“I think there is an unfortunate attitude of vilifying the University and questioning their every motive,” she said. “Statements like ‘We’ve been deceived at every turn’ by Council member Jo Butler have put us on this collision course. They are our largest taxpayer, our largest employer, and the only non-profit that has the potential of making substantial contributions to our community. It’s a waste of time. We’re not focusing on a strategy that’s working. You have to be able to put yourselves in the shoes of the other entity.”

Ms. Jachera learned to do just that, she said, while serving as board president of the YWCA and working to reduce animosity between that board and the one governing the YMCA. “There had been some tension, and we finally realized it was ridiculous, that we had to move forward for our mutual benefit. We began by getting to know the board members from a personal basis,” she said. “Secondly, we engaged in a strategic planning process with a moderator. That allowed both of our organizations to better understand the other’s missions. We had a common goal. It wasn’t emotional. From there, we were able to move into a phase where we could brainstorm, a safe environment to throw out ideas.

“I think this model could be productive in working with the University,” she continued. “I have worked with them on behalf of the YWCA, and have had involvement with them on the purchase of Merwick. So I have had experience in negotiating with Mr. Durkee [vice-president and secretary of the University]. I think he knows my leadership style and negotiating style, and our past experience in that vein will be helpful in opening up that dialogue.”

While she doesn’t favor the University’s proposal to move the Dinky 460 feet south to make room for its arts complex project, Ms. Jachera says that in the interest of moving forward, she supports the plan. “My legal opinion, based on looking at the documents, is that they do have the right to move it,” she said. “Borough council actually hired and paid a lawyer with tax dollars to get this opinion, and now some of them are questioning that. How do you ignore legal advice you have sought and paid for as a council? That, to me, is completely irresponsible as a fiduciary of this community.”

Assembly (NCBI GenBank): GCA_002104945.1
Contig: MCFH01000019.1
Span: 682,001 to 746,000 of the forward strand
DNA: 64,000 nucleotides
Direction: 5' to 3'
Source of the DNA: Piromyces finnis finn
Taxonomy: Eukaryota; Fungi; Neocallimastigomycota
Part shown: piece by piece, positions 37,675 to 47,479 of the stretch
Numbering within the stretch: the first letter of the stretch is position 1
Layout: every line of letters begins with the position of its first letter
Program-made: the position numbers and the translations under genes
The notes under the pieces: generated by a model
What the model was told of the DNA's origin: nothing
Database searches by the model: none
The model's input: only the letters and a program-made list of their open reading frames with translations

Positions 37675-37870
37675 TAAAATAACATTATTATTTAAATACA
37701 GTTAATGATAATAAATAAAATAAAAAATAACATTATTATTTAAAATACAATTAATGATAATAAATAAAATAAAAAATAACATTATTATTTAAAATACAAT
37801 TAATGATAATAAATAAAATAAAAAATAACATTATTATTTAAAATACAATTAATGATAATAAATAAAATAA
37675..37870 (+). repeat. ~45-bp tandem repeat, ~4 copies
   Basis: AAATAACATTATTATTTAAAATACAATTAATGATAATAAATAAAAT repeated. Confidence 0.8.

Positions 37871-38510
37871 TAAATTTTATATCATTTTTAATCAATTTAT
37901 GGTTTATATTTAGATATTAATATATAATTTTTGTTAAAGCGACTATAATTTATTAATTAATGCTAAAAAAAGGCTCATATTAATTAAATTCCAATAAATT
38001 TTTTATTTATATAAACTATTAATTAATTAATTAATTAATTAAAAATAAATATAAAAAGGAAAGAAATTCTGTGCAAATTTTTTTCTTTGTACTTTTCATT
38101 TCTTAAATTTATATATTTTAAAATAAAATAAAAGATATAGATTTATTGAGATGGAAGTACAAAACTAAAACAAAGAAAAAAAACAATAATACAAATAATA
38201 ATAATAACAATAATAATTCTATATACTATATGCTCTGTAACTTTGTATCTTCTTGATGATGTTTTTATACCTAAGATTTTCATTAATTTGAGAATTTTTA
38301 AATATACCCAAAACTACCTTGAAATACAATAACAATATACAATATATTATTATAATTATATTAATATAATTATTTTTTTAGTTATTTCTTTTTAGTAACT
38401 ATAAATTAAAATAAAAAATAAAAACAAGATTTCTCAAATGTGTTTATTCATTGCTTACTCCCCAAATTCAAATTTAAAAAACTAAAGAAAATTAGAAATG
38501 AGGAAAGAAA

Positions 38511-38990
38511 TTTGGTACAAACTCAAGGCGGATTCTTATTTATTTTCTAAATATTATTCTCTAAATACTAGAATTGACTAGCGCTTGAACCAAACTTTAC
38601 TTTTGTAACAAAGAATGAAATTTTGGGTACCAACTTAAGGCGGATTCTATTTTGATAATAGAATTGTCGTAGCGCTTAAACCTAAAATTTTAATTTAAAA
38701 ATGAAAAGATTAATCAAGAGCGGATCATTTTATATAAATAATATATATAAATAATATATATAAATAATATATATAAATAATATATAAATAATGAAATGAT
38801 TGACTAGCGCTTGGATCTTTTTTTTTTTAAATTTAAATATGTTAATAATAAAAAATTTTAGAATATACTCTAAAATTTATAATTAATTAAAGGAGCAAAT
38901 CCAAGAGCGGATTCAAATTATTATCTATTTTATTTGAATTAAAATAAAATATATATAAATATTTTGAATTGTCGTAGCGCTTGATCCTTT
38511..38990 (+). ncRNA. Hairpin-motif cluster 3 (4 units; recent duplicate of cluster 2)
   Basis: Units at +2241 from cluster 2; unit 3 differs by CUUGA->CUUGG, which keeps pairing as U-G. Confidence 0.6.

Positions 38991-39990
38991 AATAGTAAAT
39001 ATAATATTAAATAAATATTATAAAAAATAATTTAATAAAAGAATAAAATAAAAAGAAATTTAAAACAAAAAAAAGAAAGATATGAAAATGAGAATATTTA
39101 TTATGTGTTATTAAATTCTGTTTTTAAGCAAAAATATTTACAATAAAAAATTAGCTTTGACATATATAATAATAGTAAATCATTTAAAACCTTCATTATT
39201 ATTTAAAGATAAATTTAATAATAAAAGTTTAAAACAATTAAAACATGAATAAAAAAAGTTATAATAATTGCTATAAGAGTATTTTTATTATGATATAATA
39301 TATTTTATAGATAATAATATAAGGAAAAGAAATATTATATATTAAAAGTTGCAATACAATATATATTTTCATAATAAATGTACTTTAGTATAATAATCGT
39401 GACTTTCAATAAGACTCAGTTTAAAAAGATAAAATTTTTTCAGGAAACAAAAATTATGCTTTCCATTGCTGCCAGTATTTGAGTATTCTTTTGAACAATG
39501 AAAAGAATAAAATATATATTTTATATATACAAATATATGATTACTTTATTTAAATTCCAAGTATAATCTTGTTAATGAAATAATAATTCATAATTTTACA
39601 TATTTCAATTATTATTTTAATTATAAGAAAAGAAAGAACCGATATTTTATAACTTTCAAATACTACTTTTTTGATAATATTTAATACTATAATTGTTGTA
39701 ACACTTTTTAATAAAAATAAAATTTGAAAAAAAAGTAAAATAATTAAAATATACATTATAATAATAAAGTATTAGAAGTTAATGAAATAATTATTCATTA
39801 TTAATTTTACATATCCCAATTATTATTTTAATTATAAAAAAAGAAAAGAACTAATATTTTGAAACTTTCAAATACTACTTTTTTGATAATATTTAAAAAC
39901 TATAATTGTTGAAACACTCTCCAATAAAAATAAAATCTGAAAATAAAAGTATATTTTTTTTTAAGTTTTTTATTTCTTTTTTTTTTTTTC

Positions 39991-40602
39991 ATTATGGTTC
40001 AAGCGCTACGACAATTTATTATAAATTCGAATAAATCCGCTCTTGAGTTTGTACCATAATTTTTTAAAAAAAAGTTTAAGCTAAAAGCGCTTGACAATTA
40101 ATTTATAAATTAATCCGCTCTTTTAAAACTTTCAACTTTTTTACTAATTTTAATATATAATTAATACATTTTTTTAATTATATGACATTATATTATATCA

Accepting the inevitability of the plan is key, she said. “You’re doing a disservice if you end up with the Dinky moving and no arts center, a lawsuit, and a University that isn’t going to be predisposed to increasing the PILOT (payment in lieu of taxes) program if they’re using money on suing us. I can empathize with the frustration of the University and I empathize with the frustration of the community. But at this point, local government has done an abysmal job of figuring out a strategy that is going to work with the University. I say this but I commend Kevin Wilkes, Barbara Trelstad and Roger Martindell for pursuing and improving the MOU (Memorandum of Understanding).”

Campaigning for the office of Borough mayor has been an honor, Ms. Jachera concluded. “It has been invigorating and encouraging to see the support I’ve gained from independent thinkers willing to embrace good leadership in our local government,” she said. “There have been some personal attacks on me that have been nonsense, quite frankly, and not anything that has caused me personal hurt. But to the extent that they’ve distracted voters, that’s unfortunate. I’m proud I have been able to run an issue-based campaign that has united Democrats, Republicans, and independents. I really think that’s the only way we’re going to be able to move forward and address the challenges we have before us.”